Saying that it has zero to do with Googles mission or business model isn't relevant. Google does plenty of things that has nothing to do with their mission; which I assume is still "to organize the world’s information and make it universally accessible and useful".

Android, self-driving cars, drone delivery, drug research, AppEngine and the whole robots project itself, are all projects that has little or nothing to do with their mission.

If there's money to be made in doing robot weapons for the US government I assure you that Google will at the very least consider it.


>Google might accidentally build SkyNet one day, but they're not going to build it on contract for the government.

You're right, but only by default.

Google forgoes DoD funding once they acquire companies which :

1) have already received DoD funding/grants

2) already have contracts in place with the DoD that must be honored post-acquisition, but are contractually in name with the previous vendor, using Google only as the global representative of the previous existent vendor, while reaping the benefits of a contract.

So, Google surely won't create SkyNet. But 'Cyberdyne Systems : a Google Company' probably will.


My guess is, those contracts will run out, and will not be renewed. None of those contracts are for weapons anyway.

Those DARPA contracts represent an insignificant rounding error in Google's revenue.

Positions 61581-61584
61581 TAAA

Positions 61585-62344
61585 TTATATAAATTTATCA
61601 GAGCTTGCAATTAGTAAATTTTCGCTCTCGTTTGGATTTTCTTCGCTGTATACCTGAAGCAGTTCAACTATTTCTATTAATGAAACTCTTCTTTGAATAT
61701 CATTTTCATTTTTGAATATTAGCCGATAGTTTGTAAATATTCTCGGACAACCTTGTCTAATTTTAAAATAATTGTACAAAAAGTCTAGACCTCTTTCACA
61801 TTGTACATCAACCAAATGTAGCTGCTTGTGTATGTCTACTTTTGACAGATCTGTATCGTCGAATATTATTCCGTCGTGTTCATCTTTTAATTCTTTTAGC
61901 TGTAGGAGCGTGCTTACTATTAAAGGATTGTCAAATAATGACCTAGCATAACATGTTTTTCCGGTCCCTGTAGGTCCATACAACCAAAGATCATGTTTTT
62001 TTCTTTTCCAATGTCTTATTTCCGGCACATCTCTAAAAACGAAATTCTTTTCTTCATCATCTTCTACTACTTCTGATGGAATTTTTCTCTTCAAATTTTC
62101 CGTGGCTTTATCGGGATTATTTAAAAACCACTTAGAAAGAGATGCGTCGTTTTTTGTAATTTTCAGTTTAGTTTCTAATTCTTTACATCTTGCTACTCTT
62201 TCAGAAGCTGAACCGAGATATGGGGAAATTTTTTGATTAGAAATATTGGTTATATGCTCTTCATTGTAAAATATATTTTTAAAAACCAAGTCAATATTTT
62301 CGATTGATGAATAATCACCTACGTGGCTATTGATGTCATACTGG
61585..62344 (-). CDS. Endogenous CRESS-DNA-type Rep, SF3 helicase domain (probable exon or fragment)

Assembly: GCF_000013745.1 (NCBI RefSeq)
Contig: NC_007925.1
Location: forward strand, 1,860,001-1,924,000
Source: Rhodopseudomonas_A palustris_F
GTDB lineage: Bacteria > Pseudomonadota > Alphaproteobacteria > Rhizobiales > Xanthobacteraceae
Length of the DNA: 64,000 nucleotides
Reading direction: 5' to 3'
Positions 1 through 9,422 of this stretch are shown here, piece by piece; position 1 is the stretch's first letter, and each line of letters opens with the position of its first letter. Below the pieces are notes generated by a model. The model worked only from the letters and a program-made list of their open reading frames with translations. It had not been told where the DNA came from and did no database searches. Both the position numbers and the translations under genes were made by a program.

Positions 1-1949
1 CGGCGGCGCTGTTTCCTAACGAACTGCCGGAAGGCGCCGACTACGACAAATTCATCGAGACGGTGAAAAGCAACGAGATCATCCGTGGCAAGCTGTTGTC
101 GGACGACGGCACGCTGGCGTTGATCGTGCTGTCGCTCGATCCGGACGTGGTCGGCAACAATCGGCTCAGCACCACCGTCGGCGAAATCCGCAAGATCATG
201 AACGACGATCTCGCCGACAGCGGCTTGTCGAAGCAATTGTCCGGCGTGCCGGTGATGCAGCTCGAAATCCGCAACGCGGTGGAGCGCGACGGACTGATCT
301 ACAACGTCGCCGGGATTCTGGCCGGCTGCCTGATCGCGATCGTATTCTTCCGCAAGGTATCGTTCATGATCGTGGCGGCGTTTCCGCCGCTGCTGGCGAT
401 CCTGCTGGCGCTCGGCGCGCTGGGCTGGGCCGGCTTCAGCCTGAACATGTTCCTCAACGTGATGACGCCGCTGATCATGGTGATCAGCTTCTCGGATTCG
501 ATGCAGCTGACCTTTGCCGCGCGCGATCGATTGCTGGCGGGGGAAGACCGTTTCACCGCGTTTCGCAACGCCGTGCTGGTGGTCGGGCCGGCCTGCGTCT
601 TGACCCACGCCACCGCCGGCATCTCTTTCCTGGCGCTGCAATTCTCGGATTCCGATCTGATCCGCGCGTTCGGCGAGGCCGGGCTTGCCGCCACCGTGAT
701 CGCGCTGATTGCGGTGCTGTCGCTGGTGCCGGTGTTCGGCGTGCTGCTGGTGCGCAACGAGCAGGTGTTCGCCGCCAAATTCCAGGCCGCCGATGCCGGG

>offensive

Are you personally offended by this idea? Or is it offensive to the corporation of Google?

If either, why? If not, will you expand on how it is offensive, please.


From my observations, a large contingent of the employees at Google are fairly progressive on the political spectrum, at the very least, even those on the economic right tend to be of the anti-interventionist libertarian stripe, and not in favor of building weapons to further a military empire.

My guess is, you'd have a hard time getting people to explicitly work on something whose purpose is to kill people. Now, something like a self-driving car could certainly turn into a self-driving unmanned combat vehicle, but I bet the Google X people would be pretty horrified if that's what it was used for, as they are trying to save lives, not take more.

Someone else asked if Google is different than Lockheed Martin or Boeing, and I'd say, the answer is yes. Those companies are steeped in the defense contractor business and make a huge chunk of money by selling weapons to the military.

People often accuse Google of being an "advertising company" and look at where we get our money to find our motivations. Well, if you consistently apply that logic, our interests would be in getting you to watch more cat videos, and Boeing/Lockheed's interests would be in the world needing more weapons.

You can't simultaneously accuse Google of being "only an ad company", while at the same time accusing it of being interested in the military industrial complex, where it receives almost no benefit or revenue.




Guidelines | FAQ | Support | API | Security | Lists | Bookmarklet | Legal | Apply to YC | Contact

Search: